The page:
Olympic-Sized Flub For US Snowboarder

American Lindsey Jacobellis who was leading in the final of the Women's Snowboard Cross competition, crashes in sight of the finish at the Turin 2006 Winter Olympic Games in Bardonecchia, Italy, Friday, Feb. 17, 2006. (AP Photo/Lionel Cironneau)
AP Photo/Lionel Cironneau
The debut of snowboard cross in the Olympics will be remembered for a very long time. The men's final was a gripping thriller. The women's final Friday was simply bizarre.

Lindsey Jacobellis seemed to have a lock on the Olympic women's snowboard cross gold medal, which would have given the United States a gold sweep in snowboarding, and then ¿ incredibly ¿ she made one last move on the penultimate jump and fell.

Coasting to what should have been an easy victory, the American grabbed her board on the way to the finish line. It caused her to fall and, while she scrambled to her feet, Switzerland's Tanja Frieden sped past and became the first champion in the strange and wild sport of Olympic women's snowboard cross.

Jacobellis won silver, but should have had the gold. She was well ahead of Frieden, and the other two women in the four-rider final had fallen long before.

Snowboarding is about style, though, so Jacobellis decided to show off for the fans in front of the grandstand near the end of her ride. But after she landed from her grab, she caught an edge, then went tumbling outside the blue line. When she recovered, she trailed Frieden over the finish line, then put her hands on her knees and held her palms up.

Jacobellis insisted she wasn't showing off.

"When you grab in boarder cross you're trying to get back on the ground as fast as possible," she said. "You try to be stable in the air."

Before the race her proud family was hoping she had the gold in the bag, CBS' Manuel Gallegus reports.

U.S. coach Peter Foley fell onto the ground in disbelief.

He said Jacobellis has always had a tendency to grab her board for stability, but after looking at a frame-by-frame breakdown of the jump shot by Associated Press photos, he conceded Jacobellis probably had gone over the top.

"She definitely styled that a little too hard," he said.

Foley wasn't alone in thinking Jacobellis may have been showing off.

"Sometimes it's subconscious, but that was putting on a show," said American Seth Wescott, the men's champion from the day before. "It's one of those things. I did it in my early rides yesterday but you've got to choose your time and make sure you don't miss."

Despite winning the men's gold in snowboard cross Thursday, the United States fell to fourth in medal rankings, behind Norway, Russia and Germany.


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In related developments:
  • Also Friday, Russian figure skating champion Evgeni Plushenko did something he never did Thursday in the men's long program ¿ he crashed. Plushenko was involved in a minor car crash in thick fog on his way to Milan airport. Ari Zakarian, Plushenko's agent, said no one was hurt. His gold Thursday night helped restore some Russian pride after the country became embroiled in the first doping scandal at the Turin Olympics.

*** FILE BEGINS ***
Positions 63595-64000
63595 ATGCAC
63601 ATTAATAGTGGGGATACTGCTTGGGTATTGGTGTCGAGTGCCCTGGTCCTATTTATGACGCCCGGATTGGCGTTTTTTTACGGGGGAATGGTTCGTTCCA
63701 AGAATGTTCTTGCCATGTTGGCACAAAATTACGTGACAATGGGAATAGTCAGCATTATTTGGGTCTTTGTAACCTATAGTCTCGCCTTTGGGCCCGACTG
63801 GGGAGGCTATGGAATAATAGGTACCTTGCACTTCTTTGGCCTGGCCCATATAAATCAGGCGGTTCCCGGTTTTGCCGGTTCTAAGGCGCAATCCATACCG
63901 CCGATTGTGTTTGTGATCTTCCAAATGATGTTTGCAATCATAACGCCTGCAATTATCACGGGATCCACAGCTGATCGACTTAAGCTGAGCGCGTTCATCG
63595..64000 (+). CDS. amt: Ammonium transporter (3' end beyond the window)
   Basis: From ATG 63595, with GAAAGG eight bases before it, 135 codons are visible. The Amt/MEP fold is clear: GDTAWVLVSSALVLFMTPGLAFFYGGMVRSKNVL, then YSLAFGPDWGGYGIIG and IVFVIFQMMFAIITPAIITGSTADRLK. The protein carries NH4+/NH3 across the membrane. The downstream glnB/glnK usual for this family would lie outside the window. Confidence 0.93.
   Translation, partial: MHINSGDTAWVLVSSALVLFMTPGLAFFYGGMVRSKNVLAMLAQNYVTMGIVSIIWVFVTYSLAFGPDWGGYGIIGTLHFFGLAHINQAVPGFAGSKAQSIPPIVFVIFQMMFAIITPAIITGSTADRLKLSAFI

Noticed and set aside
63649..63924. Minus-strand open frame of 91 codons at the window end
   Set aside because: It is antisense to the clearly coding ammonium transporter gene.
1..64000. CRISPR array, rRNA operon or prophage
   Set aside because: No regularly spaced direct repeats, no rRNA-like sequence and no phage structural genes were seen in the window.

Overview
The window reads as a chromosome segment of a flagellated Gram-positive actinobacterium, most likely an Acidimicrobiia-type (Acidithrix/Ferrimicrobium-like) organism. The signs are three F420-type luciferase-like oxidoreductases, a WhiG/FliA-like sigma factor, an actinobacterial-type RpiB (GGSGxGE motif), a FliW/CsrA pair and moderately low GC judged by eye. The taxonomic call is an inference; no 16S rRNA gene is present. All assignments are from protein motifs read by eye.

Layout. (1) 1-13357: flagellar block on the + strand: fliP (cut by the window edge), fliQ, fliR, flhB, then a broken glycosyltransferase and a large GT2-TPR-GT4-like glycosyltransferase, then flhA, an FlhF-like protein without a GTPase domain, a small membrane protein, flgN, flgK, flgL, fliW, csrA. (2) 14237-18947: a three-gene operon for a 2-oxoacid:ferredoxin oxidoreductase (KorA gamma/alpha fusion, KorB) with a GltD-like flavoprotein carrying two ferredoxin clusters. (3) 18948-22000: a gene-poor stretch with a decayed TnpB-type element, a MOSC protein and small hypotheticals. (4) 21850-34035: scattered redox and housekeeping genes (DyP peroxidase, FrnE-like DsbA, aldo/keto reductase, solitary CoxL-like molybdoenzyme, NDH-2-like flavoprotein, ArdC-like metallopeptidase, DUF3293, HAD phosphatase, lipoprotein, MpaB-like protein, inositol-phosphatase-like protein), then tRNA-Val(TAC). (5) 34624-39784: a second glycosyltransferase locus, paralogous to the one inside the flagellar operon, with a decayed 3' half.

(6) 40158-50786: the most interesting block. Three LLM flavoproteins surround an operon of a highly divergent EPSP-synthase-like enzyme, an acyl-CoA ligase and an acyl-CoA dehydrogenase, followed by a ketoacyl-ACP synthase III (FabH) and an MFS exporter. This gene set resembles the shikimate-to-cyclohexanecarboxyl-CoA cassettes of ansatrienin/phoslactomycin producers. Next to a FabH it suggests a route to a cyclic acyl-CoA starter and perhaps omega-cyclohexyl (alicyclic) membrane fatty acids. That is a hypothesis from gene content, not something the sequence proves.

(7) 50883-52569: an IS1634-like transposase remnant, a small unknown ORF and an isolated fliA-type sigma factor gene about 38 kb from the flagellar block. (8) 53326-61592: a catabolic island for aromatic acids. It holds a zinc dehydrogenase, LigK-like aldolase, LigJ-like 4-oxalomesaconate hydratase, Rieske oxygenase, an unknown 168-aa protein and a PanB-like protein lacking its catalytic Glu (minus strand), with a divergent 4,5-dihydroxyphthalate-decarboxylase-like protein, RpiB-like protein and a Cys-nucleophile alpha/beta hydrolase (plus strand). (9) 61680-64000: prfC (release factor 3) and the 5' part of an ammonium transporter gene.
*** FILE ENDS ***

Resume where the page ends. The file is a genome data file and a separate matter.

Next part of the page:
• For the first time since international competition in women's hockey began in 1990, the U.S. and Canada won't meet in the championship match. On Friday, Kim Martin made 37 saves and stopped all four American attempts in a shootout, while Maria Rooth had two regulation scores and the clinching shootout goal in Sweden's 3-2 victory in the semifinals. Canada, which faced Finland in the late semifinal, and the U.S. had never lost to anybody except each other since international play began in 1990. The Americans won the sport's inaugural gold medal in Nagano, and Canada won in Salt Lake City.
  • The NHL will review several factors ¿ including the risk of injury ¿ before deciding if it will commit to sending players to the Olympics past the 2010 Games in Vancouver. NHL deputy commissioner Bill Daly said Friday that the length of the break needed to accommodate the Olympics will also be considered. The NHL agreed to shut down for these Olympics and Vancouver as part of the labor agreement reached with the players union last summer.
  • Figure skater Michelle Kwan, whose quest for Olympic gold ended because of a groin injury, has signed on with The Walt Disney Co. as a celebrity spokeswoman, the entertainment conglomerate said Thursday. Kwan, 25, will be featured in ads and other media promoting Disney's businesses. She'll also appear in the media company's original programming, the company said. Financial terms of the multiyear deal were not disclosed.
  • Emily Hughes isn't wasting any time getting familiar with her surroundings at the Olympics in Turin, Italy. The last-minute replacement for Michelle Kwan arrived in Turin yesterday with her father and coach, and was spotted at the men's final a few hours later. She'll have her first practice today, and hold a news conference.
  • Plushenko's flawless free skate gave him the Olympic title hours after Russian biathlete Olga Pyleva was stripped of a silver and kicked out of the games for testing positive for a banned stimulant. Russian officials claimed Pyleva was the unwitting victim of an error by a doctor who gave her an over-the-counter medication that contained the banned stimulant carphedon, but didn't list it on the package. "It's a shocking situation," Pyleva told Russian TV, "because I've always been against using banned medications."